Alaskan Brewing Company unsure how steel, aluminum tariffs will affect manufacturing

The canning line at the Alaskan Brewing Company on March 8, 2018 (Video by David Purdy/KTOO)

The Trump administration’s steel and aluminum tariffs have a Southeast Alaska business unsure how it’ll be affected.

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The Alaskan Brewing Company employs about 100 people making beer in Juneau.

The almost fully automatic canning line is behind the towering steel tanks that brew the beer.

A pallet full of empty aluminum cans is loaded into a machine, which feeds them into the almost fully automatic assembly line.

They slide down a series of conveyor belts. Along the way they’re washed, filled, sealed and finally packed into boxes.

The brewery buys those empty cans – ready to fill – from another manufacturer.

“We’re sort of almost an end user,” Andy Kline, the brewery’s communications director, said. “Not quite the end user drinking the beer – but we’re almost an end user of that aluminum.”

Since it has a supplier, the brewery is insulated to some degree from fluctuations in the cost of materials.

“We don’t directly pay that raw material cost,” Kline said. “That’s the other thing that’s hard to predict – what the multiplier effect of a raw material cost will cost to us kind of buying an end product.”

The price of steel actually concerns Kline just as much as aluminum, he said.

The two-story vats that brew the beer and the maze of pipes connecting them are all made of stainless steel.

Expanding the brewery’s infrastructure means a lot of money goes into steel.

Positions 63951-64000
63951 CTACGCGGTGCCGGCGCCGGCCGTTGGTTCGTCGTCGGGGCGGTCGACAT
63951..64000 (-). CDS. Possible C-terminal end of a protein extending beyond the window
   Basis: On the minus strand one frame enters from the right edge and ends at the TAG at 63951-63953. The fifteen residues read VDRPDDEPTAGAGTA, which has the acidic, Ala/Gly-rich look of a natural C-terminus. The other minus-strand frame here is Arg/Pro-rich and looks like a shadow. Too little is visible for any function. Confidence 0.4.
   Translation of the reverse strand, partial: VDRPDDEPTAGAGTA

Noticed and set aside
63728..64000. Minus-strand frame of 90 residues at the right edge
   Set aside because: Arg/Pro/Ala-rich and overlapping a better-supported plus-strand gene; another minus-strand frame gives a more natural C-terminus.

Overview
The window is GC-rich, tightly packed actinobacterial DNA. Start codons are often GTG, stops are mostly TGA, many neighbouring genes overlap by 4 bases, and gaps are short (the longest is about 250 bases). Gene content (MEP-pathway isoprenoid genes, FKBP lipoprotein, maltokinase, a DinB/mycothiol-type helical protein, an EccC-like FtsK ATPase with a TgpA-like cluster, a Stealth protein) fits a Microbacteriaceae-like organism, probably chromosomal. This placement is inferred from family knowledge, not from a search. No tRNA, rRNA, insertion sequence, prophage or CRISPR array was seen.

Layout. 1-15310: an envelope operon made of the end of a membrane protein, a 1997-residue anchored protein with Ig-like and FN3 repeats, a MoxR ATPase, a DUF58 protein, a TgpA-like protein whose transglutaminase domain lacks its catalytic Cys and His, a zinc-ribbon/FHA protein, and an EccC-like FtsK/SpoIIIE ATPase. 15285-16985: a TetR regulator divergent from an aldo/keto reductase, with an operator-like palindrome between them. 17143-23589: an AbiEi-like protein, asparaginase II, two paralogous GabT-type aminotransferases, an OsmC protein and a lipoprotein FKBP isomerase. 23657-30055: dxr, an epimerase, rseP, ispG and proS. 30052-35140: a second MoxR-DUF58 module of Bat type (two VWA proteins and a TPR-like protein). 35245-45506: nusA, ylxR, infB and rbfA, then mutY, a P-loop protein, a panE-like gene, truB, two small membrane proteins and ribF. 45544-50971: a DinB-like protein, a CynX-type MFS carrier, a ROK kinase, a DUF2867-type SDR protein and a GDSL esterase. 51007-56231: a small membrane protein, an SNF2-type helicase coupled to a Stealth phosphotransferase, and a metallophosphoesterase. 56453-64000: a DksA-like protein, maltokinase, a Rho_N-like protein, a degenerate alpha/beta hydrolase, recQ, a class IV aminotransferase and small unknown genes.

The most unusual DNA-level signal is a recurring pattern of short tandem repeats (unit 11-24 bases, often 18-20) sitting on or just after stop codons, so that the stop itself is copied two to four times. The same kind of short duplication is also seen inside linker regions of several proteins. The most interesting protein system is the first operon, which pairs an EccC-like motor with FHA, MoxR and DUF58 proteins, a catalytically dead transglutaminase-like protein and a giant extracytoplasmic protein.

But Kline doesn’t seem too worried. Making beer in Alaska, he says the brewery is no stranger to unusual supply chain concerns.

“We’re in one of the most unique positions in the United States for a beer supplier,” Kline said. “Every single thing we get in – 98 percent, about, of all of our materials are brought in by barge.”

The remote location requires some flexibility and creativity.

A few years ago, for instance, the brewery started taking the spent grain leftover after the brewing process, and burning it for fuel. Before then, they had to ship it out to dispose of in the Lower 48.

Why make beer in a place with so many unusual challenges?

For the brewery, it’s practically a founding principle. Showcasing the manufacturing possibilities of Alaska is actually in their mission statement.

Kline said the brewery doesn’t foresee any specific changes – there’s no plans for price increases or big layoffs – for now.

The brewery is just keeping an eye out for any impact the tariffs might have.

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